I awoke this morning to the rude shock of learning that my close friend Elodie Lauten has died, a fabulous composer whose music I’ve been championing ever since I was at the Chicago Reader in the early 1980s. Earlier this year I wrote her to congratulate her on winning the Robert Rauschenberg Award, and it took her quite a few days to respond. She said she had been in the hospital, lost a kidney to cancer, and was having trouble walking. We shared a couple more e-mails, and she sounded upbeat about the then-upcoming performance of Waking in New York, her lovely oratorio of Allen Ginsberg poems. Her last Facebook entry, praising the previous day’s performance with no hint of any trouble, was June 2. Apparently she didn’t recover, however, and died yesterday in Manhattan’s Beth Israel Hospital. At 63. (Born 1950, she shared a birthday with Ives, Oct. 20.)
I wrote about her music recently in connection with the award, and won’t repeat that here. I will add that she was more of a martyr to her music than anyone I’ve known. Over the past couple of decades she moved to cheaper and cheaper apartments, and worked temp jobs to make ends meet. She got an occasional gig teaching electronic music or composition lessons thanks to Dinu Ghezzo, who was a guardian angel to her. Despite her near-penury, she was constantly working on getting her big operas, song cycles, and music theater pieces produced. She was as broke as any musician I’ve known, and yet she had more big projects on the front burner than most composers in far more cushy circumstances. I can’t help but think that, on some level, she worked herself to death. It’s an incomprehensible shame, because she had once had a big piece at Lincoln Center, and she always got good reviews – she was my number one example of a composer whose music delighted critics but never seemed to catch on with anyone else. Certainly her tuneful brand of postminimalism has not been in fashion lately, which affects many composers of my generation. She deserved a much bigger career. But I’m hardly the only one who thought so, and she had a crowd of supportive musicians determined to help get her music out. Her keyboard works are charming. Her vocal works deserve a big box set on Nonesuch, if not Deutsche Grammophon. She never wrote a bad piece. She was an oddly quirky, ever-upbeat personality with a touch of Zen mysticism. I kept thinking she would finally get her due someday. She just had to.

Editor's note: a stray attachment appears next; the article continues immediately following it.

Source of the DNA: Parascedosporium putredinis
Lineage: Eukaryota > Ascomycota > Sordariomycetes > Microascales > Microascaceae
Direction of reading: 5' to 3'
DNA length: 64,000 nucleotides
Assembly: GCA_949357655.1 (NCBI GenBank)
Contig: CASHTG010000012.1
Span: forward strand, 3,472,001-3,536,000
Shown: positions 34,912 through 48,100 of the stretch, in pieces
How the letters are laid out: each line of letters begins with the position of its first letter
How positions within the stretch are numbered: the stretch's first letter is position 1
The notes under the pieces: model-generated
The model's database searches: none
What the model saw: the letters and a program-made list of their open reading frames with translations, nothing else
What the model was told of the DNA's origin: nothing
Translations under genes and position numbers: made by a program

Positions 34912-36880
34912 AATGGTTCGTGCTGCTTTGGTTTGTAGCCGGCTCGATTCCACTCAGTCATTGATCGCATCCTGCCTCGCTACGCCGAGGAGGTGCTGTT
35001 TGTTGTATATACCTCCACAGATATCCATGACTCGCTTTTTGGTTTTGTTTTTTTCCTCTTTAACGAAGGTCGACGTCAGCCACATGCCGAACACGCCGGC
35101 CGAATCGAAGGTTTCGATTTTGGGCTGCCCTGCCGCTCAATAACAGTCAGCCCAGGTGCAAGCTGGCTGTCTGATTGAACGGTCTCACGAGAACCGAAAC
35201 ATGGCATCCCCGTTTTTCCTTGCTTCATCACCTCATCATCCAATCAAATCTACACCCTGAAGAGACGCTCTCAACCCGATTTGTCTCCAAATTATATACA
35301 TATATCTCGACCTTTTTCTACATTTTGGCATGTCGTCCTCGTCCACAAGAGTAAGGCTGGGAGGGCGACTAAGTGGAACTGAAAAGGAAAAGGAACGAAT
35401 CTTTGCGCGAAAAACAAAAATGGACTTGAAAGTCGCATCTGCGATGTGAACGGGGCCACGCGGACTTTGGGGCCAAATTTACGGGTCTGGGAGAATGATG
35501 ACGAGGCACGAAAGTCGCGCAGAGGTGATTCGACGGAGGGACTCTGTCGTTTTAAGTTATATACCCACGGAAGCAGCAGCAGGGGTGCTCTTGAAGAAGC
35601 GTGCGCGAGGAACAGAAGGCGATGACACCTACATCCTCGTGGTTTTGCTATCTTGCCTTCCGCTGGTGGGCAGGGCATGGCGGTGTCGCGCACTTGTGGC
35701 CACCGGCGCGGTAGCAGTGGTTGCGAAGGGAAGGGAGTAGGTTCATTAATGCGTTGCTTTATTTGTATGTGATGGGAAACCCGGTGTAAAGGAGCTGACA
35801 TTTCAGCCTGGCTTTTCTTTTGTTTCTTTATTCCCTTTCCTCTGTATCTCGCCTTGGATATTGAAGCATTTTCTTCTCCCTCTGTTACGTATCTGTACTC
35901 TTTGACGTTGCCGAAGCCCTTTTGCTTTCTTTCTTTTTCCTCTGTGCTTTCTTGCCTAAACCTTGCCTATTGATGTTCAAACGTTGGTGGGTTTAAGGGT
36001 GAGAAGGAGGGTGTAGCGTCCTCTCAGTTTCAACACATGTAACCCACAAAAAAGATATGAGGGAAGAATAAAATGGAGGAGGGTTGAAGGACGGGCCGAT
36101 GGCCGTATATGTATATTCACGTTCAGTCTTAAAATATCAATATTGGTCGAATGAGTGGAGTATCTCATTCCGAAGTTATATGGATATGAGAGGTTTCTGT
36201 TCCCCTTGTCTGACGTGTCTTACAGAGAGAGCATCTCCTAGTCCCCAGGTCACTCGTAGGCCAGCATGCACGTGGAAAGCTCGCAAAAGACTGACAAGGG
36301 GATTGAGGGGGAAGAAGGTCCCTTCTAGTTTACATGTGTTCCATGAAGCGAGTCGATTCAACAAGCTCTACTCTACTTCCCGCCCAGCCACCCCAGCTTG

UPDATE:This reminiscence of her at Unseen Worlds rings very true.